Financial Daily from THE HINDU group of publications
Saturday, Oct 09, 2004
Corporate - New Projects
Bajaj vehicles to ride Pakistan roads
Mumbai , Oct. 8
HAMARA Bajaj is readying to cross the Pakistani border, pillion-riding one of that country's biggest business families.
The country's second-largest two-wheeler maker is talking to the Saigol family of Pakistan to set up a manufacturing joint venture that is likely to be the first production base by any Indian firm there.
However, the project is likely to begin as an export venture where Bajaj will send completely knocked down (CKD) kits of two-wheelers and three-wheelers that will be assembled by the Saigol group at its existing plant.
Confirming the development, Mr Rahul Bajaj, Chairman, Bajaj Auto, said: "We are in talks with the Saigol family. But I do not think a manufacturing joint venture is possible now. We will begin with CKD exports, which the Saigol family will assemble at its plant. As political relations with Pakistan improve, we hope to convert it into a full-fledged manufacturing venture."
Currently, the Saigol group operates a motorcycle assembly plant with the Qingqi group of China. The family is expected to buy out the Chinese from the joint venture and phase out their motorcycles completely. Within about a year it will be making only Bajaj vehicles.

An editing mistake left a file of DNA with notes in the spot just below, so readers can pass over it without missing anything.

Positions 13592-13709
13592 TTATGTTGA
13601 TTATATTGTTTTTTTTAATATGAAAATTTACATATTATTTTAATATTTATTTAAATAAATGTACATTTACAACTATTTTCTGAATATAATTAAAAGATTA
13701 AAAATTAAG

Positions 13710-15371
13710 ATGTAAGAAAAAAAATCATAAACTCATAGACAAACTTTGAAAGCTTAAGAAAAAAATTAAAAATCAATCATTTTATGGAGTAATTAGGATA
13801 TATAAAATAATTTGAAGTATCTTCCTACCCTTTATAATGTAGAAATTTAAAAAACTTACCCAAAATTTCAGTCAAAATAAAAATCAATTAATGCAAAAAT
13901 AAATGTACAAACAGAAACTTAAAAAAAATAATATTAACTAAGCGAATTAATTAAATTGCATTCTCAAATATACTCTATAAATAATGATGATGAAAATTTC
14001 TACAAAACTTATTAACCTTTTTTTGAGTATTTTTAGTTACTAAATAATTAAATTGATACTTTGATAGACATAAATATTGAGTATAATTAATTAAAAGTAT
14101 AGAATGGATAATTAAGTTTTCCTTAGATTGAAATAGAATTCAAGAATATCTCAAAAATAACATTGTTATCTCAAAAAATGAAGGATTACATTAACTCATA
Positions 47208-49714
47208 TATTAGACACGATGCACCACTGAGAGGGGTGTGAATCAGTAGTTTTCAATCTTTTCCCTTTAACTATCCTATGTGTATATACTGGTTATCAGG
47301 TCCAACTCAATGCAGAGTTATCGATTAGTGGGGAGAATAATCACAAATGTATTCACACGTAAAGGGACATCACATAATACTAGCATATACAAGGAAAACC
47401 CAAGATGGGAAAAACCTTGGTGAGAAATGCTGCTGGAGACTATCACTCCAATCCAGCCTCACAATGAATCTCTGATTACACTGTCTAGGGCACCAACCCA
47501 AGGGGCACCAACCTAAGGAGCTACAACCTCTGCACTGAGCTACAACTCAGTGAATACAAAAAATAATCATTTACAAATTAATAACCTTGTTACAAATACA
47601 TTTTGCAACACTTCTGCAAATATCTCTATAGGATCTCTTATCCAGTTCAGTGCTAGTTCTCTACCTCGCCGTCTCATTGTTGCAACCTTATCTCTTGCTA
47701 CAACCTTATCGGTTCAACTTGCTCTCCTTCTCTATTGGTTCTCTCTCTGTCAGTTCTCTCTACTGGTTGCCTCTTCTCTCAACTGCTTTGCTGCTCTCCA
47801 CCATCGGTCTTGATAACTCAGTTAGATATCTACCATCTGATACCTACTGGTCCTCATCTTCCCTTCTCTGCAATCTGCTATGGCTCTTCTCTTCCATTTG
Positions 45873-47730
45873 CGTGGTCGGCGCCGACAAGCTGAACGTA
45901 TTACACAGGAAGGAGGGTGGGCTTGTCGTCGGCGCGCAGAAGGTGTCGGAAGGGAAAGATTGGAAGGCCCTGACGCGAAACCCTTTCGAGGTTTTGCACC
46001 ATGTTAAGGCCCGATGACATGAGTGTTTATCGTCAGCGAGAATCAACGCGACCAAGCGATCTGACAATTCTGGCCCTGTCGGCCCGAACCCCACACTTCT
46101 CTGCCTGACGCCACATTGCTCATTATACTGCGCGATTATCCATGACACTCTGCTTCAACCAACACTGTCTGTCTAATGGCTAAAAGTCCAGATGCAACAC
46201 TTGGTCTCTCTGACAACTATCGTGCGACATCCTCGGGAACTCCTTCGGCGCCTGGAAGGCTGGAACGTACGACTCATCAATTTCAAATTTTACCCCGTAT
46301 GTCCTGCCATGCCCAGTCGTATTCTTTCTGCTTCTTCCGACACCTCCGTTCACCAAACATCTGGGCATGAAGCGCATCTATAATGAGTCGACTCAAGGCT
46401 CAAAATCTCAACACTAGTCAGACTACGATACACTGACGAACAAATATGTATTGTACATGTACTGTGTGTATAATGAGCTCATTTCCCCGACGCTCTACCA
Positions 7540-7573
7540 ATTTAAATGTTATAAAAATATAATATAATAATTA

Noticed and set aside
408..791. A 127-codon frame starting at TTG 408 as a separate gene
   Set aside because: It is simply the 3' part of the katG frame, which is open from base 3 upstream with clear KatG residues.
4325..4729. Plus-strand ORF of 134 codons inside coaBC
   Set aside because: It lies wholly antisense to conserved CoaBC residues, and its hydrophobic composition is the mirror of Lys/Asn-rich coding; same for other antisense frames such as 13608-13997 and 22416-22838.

Mr Bajaj said the company is expected to sign a memorandum of understanding with the Saigols by January or February 2005.
"Currently there are hardly any three-wheelers in Pakistan. If all goes well, we hope to sell about 20,000-30,000 vehicles in two to three years," he said. He also expected two-wheeler sales to be in the range of about 50,000 to one lakh vehicles in two to three years.
An automobile analyst with a top broking firm here described it as a very positive development. The analyst said even though the exact impact of the move could be gauged only after looking at the financial details and expected sales numbers, the company has definitely scored one with the move.
Pakistan does not have any indigenous vehicle brand. While it does not have any three-wheelers at all, Japan's Honda, the Italian major Vespa and Chinese manufacturers sell two-wheelers.
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